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Unless your backup retention policies dictate that you only need to keep backups for a few weeks, you are still likely to need a tape archive for long-term storage of important data, such as monthly or year-end data sets.
However, more and more clients I work with are considering retaining their daily and weekly backups (which typically only need to be kept for two to four weeks) on disk using data deduplication. This is particularly attractive if you can replicate the dedupe images between intelligent devices across data centres for disaster recovery (DR) purposes.
We can perform data deduplication in several different places nowadays. Just about all new virtual tape library (VTL) devices feature dedupe functionality, and backup software vendors are increasingly incorporating it into their backup applications (either at the client or at the backup server). You also have the option of data deduplication for primary storage with certain network-attached storage (NAS) solutions. Backup data deduplication solutions analyse and process the data stream between the backup server or client and the target storage device, eliminating duplicated data patterns before they are stored.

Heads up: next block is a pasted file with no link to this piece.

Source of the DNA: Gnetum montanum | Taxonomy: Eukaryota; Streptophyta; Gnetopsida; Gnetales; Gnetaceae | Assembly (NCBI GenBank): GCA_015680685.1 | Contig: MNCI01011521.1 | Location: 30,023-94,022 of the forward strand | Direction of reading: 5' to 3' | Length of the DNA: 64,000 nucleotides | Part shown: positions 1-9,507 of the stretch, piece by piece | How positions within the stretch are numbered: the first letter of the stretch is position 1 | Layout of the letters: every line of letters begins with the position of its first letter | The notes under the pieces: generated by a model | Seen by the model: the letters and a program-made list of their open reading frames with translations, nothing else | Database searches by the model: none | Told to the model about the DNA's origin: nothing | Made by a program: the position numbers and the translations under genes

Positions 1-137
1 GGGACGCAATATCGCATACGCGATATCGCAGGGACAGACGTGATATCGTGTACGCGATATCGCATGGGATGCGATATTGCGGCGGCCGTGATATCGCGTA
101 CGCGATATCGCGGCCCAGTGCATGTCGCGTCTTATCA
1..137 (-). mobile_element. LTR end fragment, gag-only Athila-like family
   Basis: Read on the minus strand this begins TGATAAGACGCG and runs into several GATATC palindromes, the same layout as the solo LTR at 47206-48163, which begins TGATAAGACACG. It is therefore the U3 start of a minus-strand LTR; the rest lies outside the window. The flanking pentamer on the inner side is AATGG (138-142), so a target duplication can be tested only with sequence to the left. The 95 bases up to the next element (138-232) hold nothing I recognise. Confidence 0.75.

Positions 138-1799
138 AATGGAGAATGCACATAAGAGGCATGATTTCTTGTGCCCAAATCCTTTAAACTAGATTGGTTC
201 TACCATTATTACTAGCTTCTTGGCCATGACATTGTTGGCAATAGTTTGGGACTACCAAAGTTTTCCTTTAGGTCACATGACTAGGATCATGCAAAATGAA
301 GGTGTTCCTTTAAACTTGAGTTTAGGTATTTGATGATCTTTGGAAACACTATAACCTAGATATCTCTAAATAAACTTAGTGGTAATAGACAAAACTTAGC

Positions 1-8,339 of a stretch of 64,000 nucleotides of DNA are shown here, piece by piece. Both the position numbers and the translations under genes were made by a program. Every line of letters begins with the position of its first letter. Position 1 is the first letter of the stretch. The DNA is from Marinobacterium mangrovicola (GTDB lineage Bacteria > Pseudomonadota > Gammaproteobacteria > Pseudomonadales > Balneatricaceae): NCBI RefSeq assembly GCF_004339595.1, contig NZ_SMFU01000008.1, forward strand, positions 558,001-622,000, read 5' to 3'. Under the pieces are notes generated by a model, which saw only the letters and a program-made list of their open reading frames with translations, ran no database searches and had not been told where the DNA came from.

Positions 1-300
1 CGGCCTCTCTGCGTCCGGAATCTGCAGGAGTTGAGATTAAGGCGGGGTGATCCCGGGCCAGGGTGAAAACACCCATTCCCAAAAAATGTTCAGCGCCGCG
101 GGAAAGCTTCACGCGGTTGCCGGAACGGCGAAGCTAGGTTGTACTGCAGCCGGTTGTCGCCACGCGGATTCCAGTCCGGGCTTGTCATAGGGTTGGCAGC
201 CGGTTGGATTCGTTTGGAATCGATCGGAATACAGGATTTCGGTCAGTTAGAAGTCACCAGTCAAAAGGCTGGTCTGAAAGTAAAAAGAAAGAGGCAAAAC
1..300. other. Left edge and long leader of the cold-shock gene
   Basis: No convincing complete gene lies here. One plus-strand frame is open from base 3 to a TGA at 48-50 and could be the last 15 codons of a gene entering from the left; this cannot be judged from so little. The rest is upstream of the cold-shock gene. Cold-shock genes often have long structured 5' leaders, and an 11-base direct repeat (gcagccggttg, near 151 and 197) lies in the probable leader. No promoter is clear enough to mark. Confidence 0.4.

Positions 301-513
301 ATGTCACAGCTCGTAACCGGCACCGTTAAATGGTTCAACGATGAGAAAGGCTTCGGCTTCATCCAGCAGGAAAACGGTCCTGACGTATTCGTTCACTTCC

Data deduplication has the potential to reduce the size of backup disk volumes from 20% to 95%, but some careful analysis is needed at the scoping and sizing phases to ensure that your backup data will dedupe. Some image or file pre-compression utilities, for example, will create data sets which cannot be reduced in size and are not good candidates for data deduplication.
Depending on the age of your existing virtual tape library, it may be time to think about an upgrade or replacement to help make your backup life easier.
For more on data deduplication:
1. Using data deduplication in ROBOs
3. The impact of data deduplication on backup
This was first published in May 2010